ICASA Grants Seek to Address Liver Abscess Formation in Cattle
Liver abscesses are a significant problem in beef and dairy cattle. The condition occurs when bacteria cross from an animal’s gastrointestinal tract into the bloodstream and accumulate in the liver. Liver abscesses jeopardize animals’ health and cost producers approximately $30 million annually. The International Consortium for Antimicrobial Stewardship in Agriculture (ICASA) awarded four grants totaling roughly $1.15 million to identify why liver abscesses occur and develop diagnostic tools to enable informed decision-making to treat the condition.
While difficult to know how many animals are affected, liver abscesses affect roughly 20% of United States beef cattle, reaching as high as 70% in some groups. Antibiotics are commonly used to prevent and control liver abscesses, but the condition is still highly prevalent. To prevent liver abscesses from forming, current control methods involve treating entire groups of animals with antibiotics at the same time. As a result, healthy animals are often administered antibiotics, as it is difficult to determine which animals are infected. This method is costly and can increase antibiotic resistance in cattle, making them susceptible to other lethal conditions.
- Dr. Raghavendra Amachawadi, Kansas State University (K-State)
- Dr. T. G. Nagaraja, K-State
- Dr. Kendall Samuelson, West Texas A&M University
- Dr. Dale Woerner, Texas Tech University
Dr. Amachawadi received a $300,000 grant to evaluate the associations between feeding and management practices of beef-on-dairy cattle, a beef production system that uses beef cattle semen to breed dairy cows. The practice increases the value of dairy calves, as beef-on-dairy calves have feedlot performance, carcass quality and meat quality attributes similar to conventional beef cattle. Although no published data currently exist, it is commonly believed that the rate of liver abscesses in beef-on-dairy cattle is two to three times greater than beef-on-beef cattle. The research team is planning to conduct a comprehensive analysis of feeding and management practices to determine their associations with and timing of liver abscess development. An understanding of the epidemiology of liver abscesses in beef-on-dairy cattle can identify opportunities and interventions to reduce antibiotic use.
Matching funds were provided by Syracuse Dairy, Animal Welfare Consulting and Research, Deer Creek Feeding, LLC and ICASA partners Tyson Foods, Veterinary Research & Consulting Services, LLC (VRCS), Hy-Plains Feedyard, LLC and Cargill for a total $600,000 investment.
Dr. Nagaraia received a $248,641 grant to evaluate a comprehensive ‘biochemical fingerprinting’ in blood plasma collected from beef cattle with and without abscesses in the liver. Unique biomolecules in the blood of cattle with liver abscesses can help detect the onset and progression of liver abscesses and can aid evaluating antibiotic alternatives for prevention.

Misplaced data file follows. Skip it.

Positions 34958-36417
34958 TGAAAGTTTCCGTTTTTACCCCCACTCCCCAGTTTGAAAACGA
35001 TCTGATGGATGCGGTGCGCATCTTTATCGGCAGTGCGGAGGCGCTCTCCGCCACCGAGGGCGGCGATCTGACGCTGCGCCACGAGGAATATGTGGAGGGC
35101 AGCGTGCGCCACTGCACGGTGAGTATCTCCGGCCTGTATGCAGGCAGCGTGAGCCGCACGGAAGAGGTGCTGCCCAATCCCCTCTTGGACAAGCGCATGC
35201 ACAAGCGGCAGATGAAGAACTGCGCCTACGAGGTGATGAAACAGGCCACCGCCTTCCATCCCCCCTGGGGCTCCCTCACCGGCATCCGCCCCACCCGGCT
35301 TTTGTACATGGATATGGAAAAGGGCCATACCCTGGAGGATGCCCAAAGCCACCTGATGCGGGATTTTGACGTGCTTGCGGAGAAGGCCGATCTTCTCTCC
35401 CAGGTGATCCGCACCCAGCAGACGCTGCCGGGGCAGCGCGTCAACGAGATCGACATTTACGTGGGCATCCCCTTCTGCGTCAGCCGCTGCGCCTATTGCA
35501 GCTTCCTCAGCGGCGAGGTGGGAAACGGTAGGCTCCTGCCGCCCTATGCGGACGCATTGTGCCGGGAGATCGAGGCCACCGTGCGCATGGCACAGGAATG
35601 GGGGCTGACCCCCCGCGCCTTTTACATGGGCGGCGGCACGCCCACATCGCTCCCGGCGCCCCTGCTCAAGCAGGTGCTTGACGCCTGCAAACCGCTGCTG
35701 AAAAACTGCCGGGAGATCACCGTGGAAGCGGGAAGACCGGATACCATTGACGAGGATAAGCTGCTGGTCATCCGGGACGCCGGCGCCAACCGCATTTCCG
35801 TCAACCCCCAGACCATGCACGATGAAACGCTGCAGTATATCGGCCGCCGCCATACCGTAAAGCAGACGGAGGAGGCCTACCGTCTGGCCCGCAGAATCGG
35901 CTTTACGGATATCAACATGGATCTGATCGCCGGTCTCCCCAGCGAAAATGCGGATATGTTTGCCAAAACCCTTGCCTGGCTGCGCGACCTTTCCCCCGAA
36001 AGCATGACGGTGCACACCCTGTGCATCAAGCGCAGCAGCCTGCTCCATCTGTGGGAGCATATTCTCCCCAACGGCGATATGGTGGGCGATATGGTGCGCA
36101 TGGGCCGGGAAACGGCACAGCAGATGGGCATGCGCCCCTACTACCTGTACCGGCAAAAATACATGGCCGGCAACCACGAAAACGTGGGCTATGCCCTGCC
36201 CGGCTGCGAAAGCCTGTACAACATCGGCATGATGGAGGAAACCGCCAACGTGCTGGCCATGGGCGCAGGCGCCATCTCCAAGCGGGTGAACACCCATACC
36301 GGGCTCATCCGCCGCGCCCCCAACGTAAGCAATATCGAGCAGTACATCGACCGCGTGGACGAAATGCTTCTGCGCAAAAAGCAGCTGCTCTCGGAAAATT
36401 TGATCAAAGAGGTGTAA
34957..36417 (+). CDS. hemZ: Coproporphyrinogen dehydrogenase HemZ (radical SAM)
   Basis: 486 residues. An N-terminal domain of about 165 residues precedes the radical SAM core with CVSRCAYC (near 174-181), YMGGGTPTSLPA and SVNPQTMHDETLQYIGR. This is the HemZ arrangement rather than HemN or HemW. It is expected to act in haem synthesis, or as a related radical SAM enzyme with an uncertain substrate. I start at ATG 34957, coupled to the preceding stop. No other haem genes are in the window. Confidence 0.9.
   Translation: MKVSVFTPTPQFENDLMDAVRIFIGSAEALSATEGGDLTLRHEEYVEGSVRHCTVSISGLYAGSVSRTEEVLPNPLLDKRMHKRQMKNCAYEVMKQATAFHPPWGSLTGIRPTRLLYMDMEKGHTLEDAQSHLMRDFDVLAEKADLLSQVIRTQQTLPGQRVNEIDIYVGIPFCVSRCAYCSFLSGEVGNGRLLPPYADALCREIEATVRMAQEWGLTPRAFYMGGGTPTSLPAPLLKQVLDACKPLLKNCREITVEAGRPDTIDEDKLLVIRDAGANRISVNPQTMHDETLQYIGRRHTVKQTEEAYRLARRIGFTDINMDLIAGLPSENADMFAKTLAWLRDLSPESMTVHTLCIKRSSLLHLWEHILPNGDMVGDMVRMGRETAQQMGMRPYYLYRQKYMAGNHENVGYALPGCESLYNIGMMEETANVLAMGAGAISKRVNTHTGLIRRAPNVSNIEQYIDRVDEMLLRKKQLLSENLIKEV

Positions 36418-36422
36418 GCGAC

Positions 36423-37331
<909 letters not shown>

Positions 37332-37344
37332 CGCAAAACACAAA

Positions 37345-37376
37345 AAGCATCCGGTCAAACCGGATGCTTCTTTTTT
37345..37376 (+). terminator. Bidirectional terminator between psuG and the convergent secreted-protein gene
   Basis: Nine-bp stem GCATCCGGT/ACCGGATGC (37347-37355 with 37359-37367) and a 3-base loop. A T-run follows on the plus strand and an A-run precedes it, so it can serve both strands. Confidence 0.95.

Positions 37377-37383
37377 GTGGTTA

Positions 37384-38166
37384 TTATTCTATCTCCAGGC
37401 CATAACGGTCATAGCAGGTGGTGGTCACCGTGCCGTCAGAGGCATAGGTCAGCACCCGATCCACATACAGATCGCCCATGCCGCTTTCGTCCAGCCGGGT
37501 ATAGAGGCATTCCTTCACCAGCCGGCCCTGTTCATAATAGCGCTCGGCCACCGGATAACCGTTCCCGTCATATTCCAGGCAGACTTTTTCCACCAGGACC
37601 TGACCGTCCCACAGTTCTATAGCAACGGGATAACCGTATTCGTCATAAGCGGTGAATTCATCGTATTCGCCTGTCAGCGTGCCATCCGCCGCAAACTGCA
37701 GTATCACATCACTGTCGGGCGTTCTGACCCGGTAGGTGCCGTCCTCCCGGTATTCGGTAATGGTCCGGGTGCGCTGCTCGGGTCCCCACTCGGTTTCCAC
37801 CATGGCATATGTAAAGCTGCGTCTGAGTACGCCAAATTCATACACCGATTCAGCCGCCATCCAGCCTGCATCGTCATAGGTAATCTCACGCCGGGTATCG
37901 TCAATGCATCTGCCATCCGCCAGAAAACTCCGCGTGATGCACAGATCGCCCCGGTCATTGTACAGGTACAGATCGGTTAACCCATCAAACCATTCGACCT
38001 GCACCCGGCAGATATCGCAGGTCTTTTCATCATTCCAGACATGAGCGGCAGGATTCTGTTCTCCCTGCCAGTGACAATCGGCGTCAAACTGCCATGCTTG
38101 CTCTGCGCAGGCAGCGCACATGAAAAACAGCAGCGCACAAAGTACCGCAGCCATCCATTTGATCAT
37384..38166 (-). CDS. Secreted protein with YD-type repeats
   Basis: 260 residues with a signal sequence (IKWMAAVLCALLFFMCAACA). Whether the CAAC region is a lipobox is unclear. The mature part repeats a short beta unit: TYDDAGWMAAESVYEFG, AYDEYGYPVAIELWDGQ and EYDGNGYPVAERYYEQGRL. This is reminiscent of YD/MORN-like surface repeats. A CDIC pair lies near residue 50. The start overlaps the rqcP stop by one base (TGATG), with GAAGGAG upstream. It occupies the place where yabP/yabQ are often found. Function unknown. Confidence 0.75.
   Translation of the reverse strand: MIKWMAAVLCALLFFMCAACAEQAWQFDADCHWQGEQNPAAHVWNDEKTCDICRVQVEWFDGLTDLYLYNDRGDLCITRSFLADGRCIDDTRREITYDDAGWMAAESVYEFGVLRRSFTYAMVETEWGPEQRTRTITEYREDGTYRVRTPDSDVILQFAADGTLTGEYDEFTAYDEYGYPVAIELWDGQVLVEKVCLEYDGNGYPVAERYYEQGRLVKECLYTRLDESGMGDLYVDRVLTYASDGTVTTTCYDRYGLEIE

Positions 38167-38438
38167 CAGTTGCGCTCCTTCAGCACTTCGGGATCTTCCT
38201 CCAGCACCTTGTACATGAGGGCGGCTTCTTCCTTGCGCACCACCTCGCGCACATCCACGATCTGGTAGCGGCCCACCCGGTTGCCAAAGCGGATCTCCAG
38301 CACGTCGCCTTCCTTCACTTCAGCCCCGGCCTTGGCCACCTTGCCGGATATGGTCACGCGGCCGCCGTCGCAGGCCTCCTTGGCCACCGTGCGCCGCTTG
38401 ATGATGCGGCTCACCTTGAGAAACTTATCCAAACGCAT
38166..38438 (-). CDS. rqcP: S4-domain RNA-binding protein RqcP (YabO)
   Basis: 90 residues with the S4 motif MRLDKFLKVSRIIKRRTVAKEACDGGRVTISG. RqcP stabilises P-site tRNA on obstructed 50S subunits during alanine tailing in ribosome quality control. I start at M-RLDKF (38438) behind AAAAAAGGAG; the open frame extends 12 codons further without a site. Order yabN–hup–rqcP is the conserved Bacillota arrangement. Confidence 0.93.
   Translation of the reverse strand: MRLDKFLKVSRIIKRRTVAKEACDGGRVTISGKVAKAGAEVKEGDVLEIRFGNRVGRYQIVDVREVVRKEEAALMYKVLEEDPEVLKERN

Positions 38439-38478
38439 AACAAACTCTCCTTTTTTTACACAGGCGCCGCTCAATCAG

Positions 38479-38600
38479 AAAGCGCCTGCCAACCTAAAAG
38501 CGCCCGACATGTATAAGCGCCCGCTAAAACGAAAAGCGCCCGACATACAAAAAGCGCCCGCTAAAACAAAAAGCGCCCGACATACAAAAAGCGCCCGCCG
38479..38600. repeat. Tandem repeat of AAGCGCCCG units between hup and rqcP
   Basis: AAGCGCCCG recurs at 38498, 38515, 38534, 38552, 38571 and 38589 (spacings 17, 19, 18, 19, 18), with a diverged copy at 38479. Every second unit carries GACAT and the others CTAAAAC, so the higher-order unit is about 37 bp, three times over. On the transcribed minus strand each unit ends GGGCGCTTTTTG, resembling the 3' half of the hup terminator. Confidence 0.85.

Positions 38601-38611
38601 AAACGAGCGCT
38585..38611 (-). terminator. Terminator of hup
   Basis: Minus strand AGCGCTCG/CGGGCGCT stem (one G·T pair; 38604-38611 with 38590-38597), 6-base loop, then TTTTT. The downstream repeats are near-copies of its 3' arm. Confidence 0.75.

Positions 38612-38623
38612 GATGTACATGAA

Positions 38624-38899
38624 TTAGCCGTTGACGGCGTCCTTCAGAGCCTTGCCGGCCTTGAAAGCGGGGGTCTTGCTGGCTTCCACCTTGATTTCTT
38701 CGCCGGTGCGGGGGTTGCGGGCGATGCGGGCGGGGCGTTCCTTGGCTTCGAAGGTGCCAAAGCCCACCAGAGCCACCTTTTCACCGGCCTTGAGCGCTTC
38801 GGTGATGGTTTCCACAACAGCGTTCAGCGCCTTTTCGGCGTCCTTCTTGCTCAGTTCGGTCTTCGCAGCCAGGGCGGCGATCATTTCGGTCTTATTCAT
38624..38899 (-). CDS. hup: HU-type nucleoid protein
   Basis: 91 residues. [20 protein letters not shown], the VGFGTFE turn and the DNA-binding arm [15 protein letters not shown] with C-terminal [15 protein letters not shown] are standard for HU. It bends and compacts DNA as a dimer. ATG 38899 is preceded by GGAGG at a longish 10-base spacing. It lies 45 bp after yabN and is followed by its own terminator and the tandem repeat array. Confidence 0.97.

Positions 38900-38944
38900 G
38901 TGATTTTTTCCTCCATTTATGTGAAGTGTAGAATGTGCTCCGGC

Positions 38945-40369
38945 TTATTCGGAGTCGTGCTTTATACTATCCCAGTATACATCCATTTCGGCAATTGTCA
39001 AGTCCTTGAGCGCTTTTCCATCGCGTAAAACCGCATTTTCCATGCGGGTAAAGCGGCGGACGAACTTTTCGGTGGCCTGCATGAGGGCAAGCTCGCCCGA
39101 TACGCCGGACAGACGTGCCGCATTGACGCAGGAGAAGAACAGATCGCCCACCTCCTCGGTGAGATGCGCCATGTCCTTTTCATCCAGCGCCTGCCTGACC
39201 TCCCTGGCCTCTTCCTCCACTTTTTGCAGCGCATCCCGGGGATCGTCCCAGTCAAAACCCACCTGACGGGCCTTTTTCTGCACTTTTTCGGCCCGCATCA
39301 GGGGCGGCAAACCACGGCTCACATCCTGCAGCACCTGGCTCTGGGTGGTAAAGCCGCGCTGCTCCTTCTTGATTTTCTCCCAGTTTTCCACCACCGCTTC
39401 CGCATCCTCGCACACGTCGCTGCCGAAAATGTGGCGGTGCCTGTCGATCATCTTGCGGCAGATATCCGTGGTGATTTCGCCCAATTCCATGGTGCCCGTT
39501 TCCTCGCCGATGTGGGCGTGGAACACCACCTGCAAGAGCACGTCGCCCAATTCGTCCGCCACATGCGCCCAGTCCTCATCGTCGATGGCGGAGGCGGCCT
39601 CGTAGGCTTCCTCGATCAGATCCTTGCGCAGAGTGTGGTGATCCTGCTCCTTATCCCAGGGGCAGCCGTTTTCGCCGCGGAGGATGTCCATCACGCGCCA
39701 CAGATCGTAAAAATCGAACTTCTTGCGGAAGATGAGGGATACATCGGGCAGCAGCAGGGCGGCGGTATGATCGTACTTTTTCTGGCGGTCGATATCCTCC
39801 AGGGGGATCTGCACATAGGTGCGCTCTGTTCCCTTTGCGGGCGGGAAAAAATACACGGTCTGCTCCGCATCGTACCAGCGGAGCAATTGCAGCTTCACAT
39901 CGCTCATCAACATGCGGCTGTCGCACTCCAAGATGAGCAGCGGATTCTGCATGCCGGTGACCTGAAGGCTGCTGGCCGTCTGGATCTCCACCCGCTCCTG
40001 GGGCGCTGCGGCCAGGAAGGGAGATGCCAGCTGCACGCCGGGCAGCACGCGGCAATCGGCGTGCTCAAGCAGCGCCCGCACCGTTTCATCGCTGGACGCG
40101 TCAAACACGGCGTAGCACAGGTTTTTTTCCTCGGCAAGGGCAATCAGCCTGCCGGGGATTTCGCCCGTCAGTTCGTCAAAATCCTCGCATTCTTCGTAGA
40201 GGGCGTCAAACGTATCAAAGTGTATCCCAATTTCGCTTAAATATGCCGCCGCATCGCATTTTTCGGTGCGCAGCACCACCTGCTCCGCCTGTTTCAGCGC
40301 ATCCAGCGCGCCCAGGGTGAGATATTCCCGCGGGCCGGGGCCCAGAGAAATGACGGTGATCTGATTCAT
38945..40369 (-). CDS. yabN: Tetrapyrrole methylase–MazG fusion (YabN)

Matching funds were provided by K-State and ICASA partners Tyson Foods, Cargill and United Animal Health for a total $497,282 investment.
Dr. Samuelson received a $300,000 grant to evaluate liver abscess development in feedlot cattle reared in conventional beef versus dairy management systems. The research team is investigating the relationship between calf management, feedlot performance, liver abscess prevalence and cellular and molecular mechanisms. The results of this project will provide insight into liver abscess pathogenesis and identify biomarkers that assess the risk of the development of liver abscesses.
West Texas A&M University is providing matching funds for a $600,340 investment.
Dr. Woerner received a $300,000 grant to create a model for genomic, blood and microbiological markers for liver abscesses in beef cattle. He is leading a research team investigating genetic markers and biomarkers, including blood chemistry and individual microbial pathogen prevalence, which contribute to the formation of liver abscesses. Identifying markers in cattle predisposed to developing liver abscesses would allow producers to make more informed breeding and management decisions to reduce susceptibility in cattle and reduce reliance on antimicrobial treatments.
Matching funds were provided by Texas Tech University and ICASA partners Genus ABS, Hy-Plains Feedyard, LLC and (VRCS) for a $633,462 investment.
FFAR established ICASA in 2019 with an initial $7.5 million investment to fund research that promotes targeted antibiotic use, advances animal health and welfare and increases transparency in food production practices. The private sector is matching FFAR’s investment for a total $15 million investment in antibiotic stewardship research.
The International Consortium for Antimicrobial Stewardship in Agriculture
The International Consortium for Antimicrobial Stewardship in Agriculture (ICASA) is a public-private partnership created by the Foundation for Food & Agriculture Research (FFAR) to
advance research on antimicrobial stewardship in animal agriculture. ICASA’s research promotes the judicious use of antibiotics, advances animal health and wellness and increases
transparency in food production practices.